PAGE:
HOLLYWOOD - Say one thing about Miley Cyrus: The girl can sing.
And that, fundamentally, was the point of the singer's MTV Unplugged show, which taped Tuesday on a soundstage in the shadows of the fabled Hollywood sign and airs at 9 pm tonight.
Striding onto a stripped-down stage with country touches - hay bales, wooden risers and a giant wagon wheel looming overhead - Cyrus pounded through 10 songs that showcased her prodigious pipes and ended with a pop-culture bang.
Madonna, dressed like a glittering mash-up between a gun slinger and a swashbuckler from Pirates of the Caribbean, joined Cyrus to bump and grind through Madge's infectious Don't Tell Me. Those in the studio audience got a bonus; Cyrus forgot to wear her white cowboy hat to contrast with Madonna's black one, so the two went at it again.
There is an obvious message to be read into a moment that finds these two mavericks singing in unison, "Please don't tell me to stop."
Madonna was twerking before Cyrus was a gleam in Billy Ray's eye, and pointedly ignored all the finger-wagging that her jaw-dropping antics inspired back in the day. (Sex the coffee-table book anyone?) Cyrus is likely intent on the doing the same.
But not without reminding people that inside the Disney-raised phenom lurks a bona fide singing talent. When she belted out Adore You off her oft-sampled Bangerz album, Cyrus imparted a passion, clarity and sensitivity that stands in stark contrast to eye-rolling foam-finger antics.
The same can be said for her powerful rendition of Jolene, "written by my Aunt Dolly (Parton)," in which Cyrus demonstrated not only her country roots but also a deep respect for the musicianship that accompanies the genre.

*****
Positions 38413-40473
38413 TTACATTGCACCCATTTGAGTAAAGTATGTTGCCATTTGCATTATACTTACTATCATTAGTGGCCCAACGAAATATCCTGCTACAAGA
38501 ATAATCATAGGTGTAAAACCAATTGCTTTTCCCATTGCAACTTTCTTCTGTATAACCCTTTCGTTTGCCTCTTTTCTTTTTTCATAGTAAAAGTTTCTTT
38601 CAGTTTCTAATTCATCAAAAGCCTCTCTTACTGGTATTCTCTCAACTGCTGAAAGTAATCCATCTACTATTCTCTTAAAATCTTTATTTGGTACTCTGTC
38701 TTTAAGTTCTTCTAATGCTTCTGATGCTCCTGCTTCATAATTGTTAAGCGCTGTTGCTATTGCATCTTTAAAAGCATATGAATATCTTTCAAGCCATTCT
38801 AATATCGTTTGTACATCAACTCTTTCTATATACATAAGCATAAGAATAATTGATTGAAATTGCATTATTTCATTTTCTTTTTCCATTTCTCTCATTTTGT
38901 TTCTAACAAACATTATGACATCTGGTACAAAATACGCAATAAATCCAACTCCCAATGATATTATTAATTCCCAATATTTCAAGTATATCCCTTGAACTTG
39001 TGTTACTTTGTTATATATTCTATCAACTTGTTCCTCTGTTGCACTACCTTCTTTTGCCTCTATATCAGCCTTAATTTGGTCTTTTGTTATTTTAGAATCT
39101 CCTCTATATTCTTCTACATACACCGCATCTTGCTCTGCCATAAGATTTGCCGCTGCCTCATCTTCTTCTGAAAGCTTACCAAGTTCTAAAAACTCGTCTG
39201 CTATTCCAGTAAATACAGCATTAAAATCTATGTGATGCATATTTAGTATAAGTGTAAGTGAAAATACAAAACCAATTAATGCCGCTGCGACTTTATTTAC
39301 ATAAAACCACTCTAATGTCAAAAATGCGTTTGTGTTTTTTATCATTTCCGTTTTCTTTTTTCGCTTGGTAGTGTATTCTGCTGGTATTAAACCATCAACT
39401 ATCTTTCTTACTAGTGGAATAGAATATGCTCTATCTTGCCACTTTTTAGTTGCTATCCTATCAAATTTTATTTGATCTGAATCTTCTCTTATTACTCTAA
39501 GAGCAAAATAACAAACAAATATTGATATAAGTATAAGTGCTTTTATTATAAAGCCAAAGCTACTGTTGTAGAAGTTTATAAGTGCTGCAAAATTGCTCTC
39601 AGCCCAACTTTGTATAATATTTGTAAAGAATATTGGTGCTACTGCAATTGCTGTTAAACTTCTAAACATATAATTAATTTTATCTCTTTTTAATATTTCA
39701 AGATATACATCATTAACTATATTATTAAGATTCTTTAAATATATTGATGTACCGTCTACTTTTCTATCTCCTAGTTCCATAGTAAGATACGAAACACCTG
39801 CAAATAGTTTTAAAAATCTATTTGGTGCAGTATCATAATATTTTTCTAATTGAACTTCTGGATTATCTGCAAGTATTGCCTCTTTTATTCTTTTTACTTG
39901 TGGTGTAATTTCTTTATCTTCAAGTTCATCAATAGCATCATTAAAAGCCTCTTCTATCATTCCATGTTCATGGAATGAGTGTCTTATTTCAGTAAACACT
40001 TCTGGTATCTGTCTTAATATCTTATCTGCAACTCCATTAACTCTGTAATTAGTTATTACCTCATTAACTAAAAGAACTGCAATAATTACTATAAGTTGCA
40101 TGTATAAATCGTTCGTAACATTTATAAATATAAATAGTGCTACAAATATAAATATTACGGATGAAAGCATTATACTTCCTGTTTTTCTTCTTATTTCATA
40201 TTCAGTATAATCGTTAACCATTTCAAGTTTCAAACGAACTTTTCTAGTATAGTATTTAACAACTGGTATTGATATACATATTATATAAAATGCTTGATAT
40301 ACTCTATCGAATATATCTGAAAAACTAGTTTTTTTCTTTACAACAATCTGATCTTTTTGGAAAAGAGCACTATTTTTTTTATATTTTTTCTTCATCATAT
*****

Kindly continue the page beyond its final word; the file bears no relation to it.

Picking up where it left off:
Steering cultural attention away from a Robin Thicke moment with an MTV Unplugged appearance was an inspired move, whether it was Cyrus' or her savvy manager Larry Rudolph, who most recently goosed Britney Spears' career with a ticket-selling residency in Las Vegas.
After all, you can't pull off Unplugged without actual chops. Eric Clapton has never sounded better than in this forum, while Nirvana, so easily dismissed by non-fans as perhaps all sound and fury, showed their hypnotic power with but a minimum of electricity. Likewise, Cyrus, backed by only acoustic guitar, piano, bass, drums and a banjo, couldn't hide behind theatrics - and she didn't need to.
That's not to say Cyrus wasn't up to a little delightful no-good; this is Miley, after all. The opening number said it all, with country-clad musicians hammering out 4x4 while Cyrus, tongue lolling out of her mouth, conjured up a demented hoedown complete with giants, little people and a two-man twerking fabric horse straight out of a Hee Haw from hell.
Look away, if you dare. Truth is, you won't.
(Copyright © 2014 USA TODAY)